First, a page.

Elle Fersan, director of the USC Immigrants and Global Migrations Initiative, is preparing materials to help students as the Supreme Court decides whether or not to allow President Donald Trump’s cancellation of the Deferred Action for Childhood Arrivals program. As the future of the program is being evaluated by the court, many undocumented students face uncertainty about their status in the country.
“We know this is coming,” Fersan said. “And we’re working to create legal pathways to mitigate this issue if DACA is rescinded. Obviously, we can’t do anything illegal, so we have to find creative ways to legally address the needs of our students.”
The IGMI is an initiative from the Office of the Provost and the Gould School of Law that advocates for undocumented individuals both on and off campus by holding events and conducting research.
Without DACA, which grants those illegally brought into the United States as children the chance to work and go to school legally, undocumented students would not be able to study in the country. The Trump Administration announced plans to challenge DACA in early 2017, but the Supreme Court did not hear oral arguments until Nov. 12. According to CNN, the majority-conservative court will likely rule to end the program.
Selena Castillo, a DACA recipient and a freshman majoring in international relations, said the recent hearing forced her to consider a future without the program.
“We live on a limbo,” Castillo said. “I’ve been thinking about all my plans for the possible outcomes … trying to cope with this idea that we can lose that little bit of stability that we do have. It’s hard because we’re different, but we’re living a lifestyle as though we’re the same.”
If DACA is rescinded, undocumented members of the USC community may turn to programs available on campus. Improving Dreams, Equality, Access, and Success is an organization on campus dedicated to giving students a safe space to talk freely and connecting them to the resources they need. IDEAS, currently shares space with La CASA, and is pushing for a permanent space to provide continuous support for those affected should DACA be struck down.
“IDEAS started as a community of support,” said IDEAS executive director Valeria Resendiz, a senior majoring in non-governmental organizations and social change and political science. “[It was a] space where you could build community and feel safe with one another; develop professionally, develop socially.”
The group also partners with the Immigration Legal Assistance Center, which offers free consultations and covers the cost of DACA renewals for USC students. Vanessa Gomez Brake, associate dean of religious life, acts as a resource that undocumented students can turn to for counseling and assistance.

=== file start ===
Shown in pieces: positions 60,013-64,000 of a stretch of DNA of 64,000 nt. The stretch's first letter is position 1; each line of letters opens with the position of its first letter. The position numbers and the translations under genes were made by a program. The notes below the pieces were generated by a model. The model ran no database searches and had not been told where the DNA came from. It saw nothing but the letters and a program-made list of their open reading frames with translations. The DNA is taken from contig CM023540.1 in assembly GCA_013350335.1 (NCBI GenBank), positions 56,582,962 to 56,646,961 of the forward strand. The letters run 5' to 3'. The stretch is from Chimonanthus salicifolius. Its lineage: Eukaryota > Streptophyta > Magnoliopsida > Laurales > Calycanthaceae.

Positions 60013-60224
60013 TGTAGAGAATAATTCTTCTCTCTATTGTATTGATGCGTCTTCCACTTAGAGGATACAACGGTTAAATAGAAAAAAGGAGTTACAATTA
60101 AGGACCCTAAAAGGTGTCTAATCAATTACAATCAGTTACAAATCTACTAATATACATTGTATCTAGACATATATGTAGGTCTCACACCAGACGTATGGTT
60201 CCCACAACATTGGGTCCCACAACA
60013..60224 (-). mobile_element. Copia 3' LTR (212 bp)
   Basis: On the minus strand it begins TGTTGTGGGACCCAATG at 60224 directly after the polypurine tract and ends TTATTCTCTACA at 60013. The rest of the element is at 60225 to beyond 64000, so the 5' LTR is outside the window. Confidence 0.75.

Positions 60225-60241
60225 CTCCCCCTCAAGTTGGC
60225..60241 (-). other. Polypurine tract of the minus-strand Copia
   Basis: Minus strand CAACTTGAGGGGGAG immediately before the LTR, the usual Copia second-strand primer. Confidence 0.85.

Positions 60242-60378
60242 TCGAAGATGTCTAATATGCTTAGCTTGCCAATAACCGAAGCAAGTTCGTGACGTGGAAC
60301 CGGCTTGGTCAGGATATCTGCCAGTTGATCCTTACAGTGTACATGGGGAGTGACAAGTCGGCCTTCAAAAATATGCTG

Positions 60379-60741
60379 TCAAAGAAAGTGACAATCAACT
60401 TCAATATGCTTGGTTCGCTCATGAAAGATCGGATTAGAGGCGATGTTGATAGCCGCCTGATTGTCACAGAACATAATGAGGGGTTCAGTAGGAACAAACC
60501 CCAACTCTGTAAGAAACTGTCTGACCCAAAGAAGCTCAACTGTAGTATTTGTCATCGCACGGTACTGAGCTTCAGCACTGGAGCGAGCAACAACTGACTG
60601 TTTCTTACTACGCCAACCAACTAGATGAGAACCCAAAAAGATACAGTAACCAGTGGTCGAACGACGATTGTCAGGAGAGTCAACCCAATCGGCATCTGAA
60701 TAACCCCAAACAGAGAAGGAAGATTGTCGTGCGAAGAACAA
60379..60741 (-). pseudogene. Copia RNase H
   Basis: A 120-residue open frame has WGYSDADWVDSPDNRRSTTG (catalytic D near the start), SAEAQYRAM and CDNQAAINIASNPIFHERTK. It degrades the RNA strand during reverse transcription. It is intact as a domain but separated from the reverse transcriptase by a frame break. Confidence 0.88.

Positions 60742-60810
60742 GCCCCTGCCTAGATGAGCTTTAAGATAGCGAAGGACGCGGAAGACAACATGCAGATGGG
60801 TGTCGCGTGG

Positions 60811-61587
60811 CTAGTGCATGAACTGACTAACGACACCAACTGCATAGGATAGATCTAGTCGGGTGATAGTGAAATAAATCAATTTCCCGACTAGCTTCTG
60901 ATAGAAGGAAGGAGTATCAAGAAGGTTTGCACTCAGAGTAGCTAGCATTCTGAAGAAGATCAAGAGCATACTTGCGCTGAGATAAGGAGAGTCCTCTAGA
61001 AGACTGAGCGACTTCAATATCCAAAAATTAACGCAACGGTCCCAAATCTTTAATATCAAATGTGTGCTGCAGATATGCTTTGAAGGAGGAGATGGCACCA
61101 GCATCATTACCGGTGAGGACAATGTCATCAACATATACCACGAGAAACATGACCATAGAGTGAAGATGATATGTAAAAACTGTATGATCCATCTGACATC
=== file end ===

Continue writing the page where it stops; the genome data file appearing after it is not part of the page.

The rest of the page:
“[Citizenship status] is not something you talk about necessarily, just in passing,” Gomez Brake said. “So providing this safe space where they can come to me and talk to me about everything that’s going on, I then am able to point them in the right direction in terms of the resources they’re seeking.”
In the wake of the Supreme Court hearings, President Carol Folt recently tweeted her support of undocumented students who participate in the program.
“@USC continues to stand in solidarity with our #DACA recipients,” she wrote. “Dreamers are an irreplaceable part of what makes our school, our city and our country such an amazing place.”
Despite Folt’s promise, some feel the University could do more to protect and support undocumented students. Their citizenship status makes it challenging for them to find jobs or internships while studying at USC.
The Undergraduate Student Government published a three-page scholarship resource guide for undocumented students, and the University has an eight-page resource guide to help guide undocumented students through financial aid and scholarship processes.
On top of the money available through the California Dream Act, which offers financial aid to qualifying undocumented students, the USC Financial Aid Office also provides additional assistance to some. Still, their citizenship status makes it largely impossible for these students to find jobs or internships while studying on campus.
“Right now, I’m a Norman Topping Scholar,” Castillo said. “I’ve been a Bovard Scholar, Summer Bridge Scholar. So USC has given me a lot of money and resources.”
However, Resendiz said that while resources exist, many remain unaware of what is available to them in the community.
“We do have community support; however, it’s really decentralized, so students aren’t really aware of this information,” she said. “Sometimes it’s not even publicized. You just have to know the right people to have access.”
Resendiz said that USC should train its faculty and staff to better understand and accommodate the needs of undocumented students, especially now that DACA is in question. Gomez Brake is forced to fill two roles, serving as both a religious leader and point person for these students.
“As much as I enjoy the work, I think it would make a lot more sense if we had dedicated staff and a space for this particular need,” Gomez Brake said.
Ferson promised that IGMI is going to do everything it can to improve the situation on campus. It will begin by assembling a comprehensive and easily accessible list of all the resources available to undocumented students.
“It’s daunting for students to look for these resources,” Ferson said. “But when they find them in one place, it will be much easier for them to navigate this huge structure.”